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Tuesdays with Morrie: An Old Man, a Young…

Tuesdays with Morrie: An Old Man, a Young Man, and Life's Greatest Lesson (1997)

by Mitch Albom

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13,006244175 (3.84)144

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Showing 1-5 of 232 (next | show all)
This was the only book that brought a tear to my eye every time I picked it up...even more so than "Falling Leaves." It definitely puts life into perspective. ( )
  kchung_kaching | Sep 1, 2014 |
Just finished rereading this book. The first time I read it because I felt I should. It's one of those "new classics" that you're expected to know. I got my copy and went through, but didn't connect.

However, this time it was a "right place, right time situation." So inspiring, so many great lines of wisdom, such an endearing reminder of the fragility of life in under 200 pages.

Really, really glad I came back for round 2. ( )
  Bricker | Aug 28, 2014 |
A very touching book with many different lessons and mantras for life. I read it for school, but I'd read it out if I was given the chance, too. ( )
  silkpanda123 | May 14, 2014 |
Great book. Really makes you think about life & how you approach it. I still see Morrie paralyzed & unable to move, but still happy & thinking about others. I saw the original story from Nightline. I love the part where Morrie talks about needing someone to "wipe my a**." The best part about this, they weren't trying to write a best seller. They just wanted to pay Morrie's medical expenses. Maybe that's why the book is so successful. It's real. ( )
  jmcgarry2011 | May 9, 2014 |
This is a must read book. An old man tells his life's highlights and what he learned from that journey. It isn't a cheesy book like so many books on the market today. I enjoyed it. It was an easy read. it isn't hardcore self-help, so it is for everyone, no technical endless words. It is as if talking to a friend about life's most important things, like death and love and sickness and grief... I highly recomand it :) ( )
  pathogenik | Mar 2, 2014 |
Showing 1-5 of 232 (next | show all)
The deceptively simple story of a deathbed seminar
on life. It is as sweet and as nourishing as fresh summer corn.
added by Shortride | editUSA Today, Bob Minzesheimer (pay site) (Sep 4, 1997)
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This book is dedicated to my brother, Peter, the bravest person I know.
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The last class of my old professor's life took place once a week in his house, by a window in the study where he could watch a small hibiscus plant shed its pink leaves.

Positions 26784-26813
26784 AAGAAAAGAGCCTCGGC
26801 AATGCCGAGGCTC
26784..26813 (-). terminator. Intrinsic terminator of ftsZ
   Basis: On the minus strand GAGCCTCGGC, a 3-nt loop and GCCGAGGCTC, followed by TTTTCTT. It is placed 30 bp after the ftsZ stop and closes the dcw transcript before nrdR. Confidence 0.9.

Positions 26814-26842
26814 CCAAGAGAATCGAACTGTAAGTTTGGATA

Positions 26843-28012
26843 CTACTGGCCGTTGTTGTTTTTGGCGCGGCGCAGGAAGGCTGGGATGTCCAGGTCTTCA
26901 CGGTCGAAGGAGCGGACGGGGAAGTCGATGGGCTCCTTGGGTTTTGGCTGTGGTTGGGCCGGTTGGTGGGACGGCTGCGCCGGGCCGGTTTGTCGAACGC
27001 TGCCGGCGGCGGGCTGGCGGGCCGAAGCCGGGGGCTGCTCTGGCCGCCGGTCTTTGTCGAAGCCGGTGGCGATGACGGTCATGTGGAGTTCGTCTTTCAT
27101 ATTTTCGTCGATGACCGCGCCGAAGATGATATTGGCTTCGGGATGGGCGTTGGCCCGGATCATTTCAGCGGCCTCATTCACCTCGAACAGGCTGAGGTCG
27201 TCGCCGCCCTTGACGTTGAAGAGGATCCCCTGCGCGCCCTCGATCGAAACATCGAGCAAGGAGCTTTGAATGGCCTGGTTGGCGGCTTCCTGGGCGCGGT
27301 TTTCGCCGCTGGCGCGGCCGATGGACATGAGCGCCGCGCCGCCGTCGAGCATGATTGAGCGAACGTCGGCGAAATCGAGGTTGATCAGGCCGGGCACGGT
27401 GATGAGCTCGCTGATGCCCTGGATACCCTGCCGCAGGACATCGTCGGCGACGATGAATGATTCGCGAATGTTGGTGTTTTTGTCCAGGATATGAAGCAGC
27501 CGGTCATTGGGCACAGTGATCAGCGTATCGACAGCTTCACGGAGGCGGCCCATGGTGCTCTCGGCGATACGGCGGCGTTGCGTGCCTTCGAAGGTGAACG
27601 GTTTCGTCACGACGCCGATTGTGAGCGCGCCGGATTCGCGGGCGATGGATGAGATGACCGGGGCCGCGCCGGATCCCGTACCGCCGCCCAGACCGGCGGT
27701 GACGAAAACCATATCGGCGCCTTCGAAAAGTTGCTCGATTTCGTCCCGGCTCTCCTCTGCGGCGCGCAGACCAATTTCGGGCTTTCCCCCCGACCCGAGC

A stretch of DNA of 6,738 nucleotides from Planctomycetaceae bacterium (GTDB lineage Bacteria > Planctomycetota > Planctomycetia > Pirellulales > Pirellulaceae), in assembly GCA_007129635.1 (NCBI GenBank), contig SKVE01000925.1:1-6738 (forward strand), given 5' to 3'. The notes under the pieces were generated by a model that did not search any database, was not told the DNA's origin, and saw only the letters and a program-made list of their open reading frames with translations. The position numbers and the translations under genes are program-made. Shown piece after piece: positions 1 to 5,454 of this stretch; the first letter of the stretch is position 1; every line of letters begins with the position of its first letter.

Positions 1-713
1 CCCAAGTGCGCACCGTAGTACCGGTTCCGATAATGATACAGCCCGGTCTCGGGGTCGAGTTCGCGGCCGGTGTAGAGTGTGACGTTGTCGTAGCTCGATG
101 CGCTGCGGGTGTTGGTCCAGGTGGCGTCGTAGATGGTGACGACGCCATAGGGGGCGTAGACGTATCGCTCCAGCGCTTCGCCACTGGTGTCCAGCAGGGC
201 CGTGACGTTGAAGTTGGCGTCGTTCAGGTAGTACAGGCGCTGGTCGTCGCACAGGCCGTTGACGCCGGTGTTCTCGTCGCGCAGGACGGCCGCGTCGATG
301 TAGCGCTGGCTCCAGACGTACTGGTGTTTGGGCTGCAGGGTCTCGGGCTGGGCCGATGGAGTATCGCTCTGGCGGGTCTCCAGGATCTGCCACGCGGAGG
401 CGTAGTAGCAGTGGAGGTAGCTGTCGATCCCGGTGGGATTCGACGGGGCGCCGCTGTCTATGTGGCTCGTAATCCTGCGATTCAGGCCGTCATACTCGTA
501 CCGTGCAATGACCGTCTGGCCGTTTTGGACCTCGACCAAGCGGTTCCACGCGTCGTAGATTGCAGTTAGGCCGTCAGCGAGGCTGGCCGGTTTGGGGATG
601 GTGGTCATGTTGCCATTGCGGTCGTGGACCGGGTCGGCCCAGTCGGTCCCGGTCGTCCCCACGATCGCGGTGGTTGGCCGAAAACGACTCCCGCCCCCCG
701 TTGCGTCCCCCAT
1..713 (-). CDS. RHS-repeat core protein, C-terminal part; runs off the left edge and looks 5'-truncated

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(Click to show. Warning: May contain spoilers.)
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Book description
This true story reminds us of the affection and gratitude that many of us still feel for the significant mentors of our past.
Haiku summary
Mentor is dying
shares wisdom on life
we are richer now

Amazon.com Amazon.com Review (ISBN 076790592X, Paperback)

This true story about the love between a spiritual mentor and his pupil has soared to the bestseller list for many reasons. For starters: it reminds us of the affection and gratitude that many of us still feel for the significant mentors of our past. It also plays out a fantasy many of us have entertained: what would it be like to look those people up again, tell them how much they meant to us, maybe even resume the mentorship? Plus, we meet Morrie Schwartz--a one of a kind professor, whom the author describes as looking like a cross between a biblical prophet and Christmas elf. And finally we are privy to intimate moments of Morrie's final days as he lies dying from a terminal illness. Even on his deathbed, this twinkling-eyed mensch manages to teach us all about living robustly and fully. Kudos to author and acclaimed sports columnist Mitch Albom for telling this universally touching story with such grace and humility. --Gail Hudson

(retrieved from Amazon Mon, 30 Sep 2013 13:47:55 -0400)

(see all 6 descriptions)

Maybe it was a grandparent, or a teacher, or a colleague. Someone older, patient and wise, who understood you when you were young and searching, helped you see the world as a more profound place, gave you sound advice to help you make your way through it. For Mitch Albom, that person was Morrie Schwartz, his college professor from nearly twenty years ago. Maybe, like Mitch, you lost track of this mentor as you made your way, and the insights faded, and the world seemed colder. Wouldn't you like to see that person again, ask the bigger questions that still haunt you, receive wisdom for your busy life today the way you once did when you were younger? Mitch Albom had that second chance. He rediscovered Morrie in the last months of the older man's life. Knowing he was dying, Morrie visited with Mitch in his study every Tuesday, just as they used to back in college. Their rekindled relationship turned into one final "class": lessons in how to live. Tuesdays with Morrie is a magical chronicle of their time together, through which Mitch shares Morrie's lasting gift with the world.… (more)

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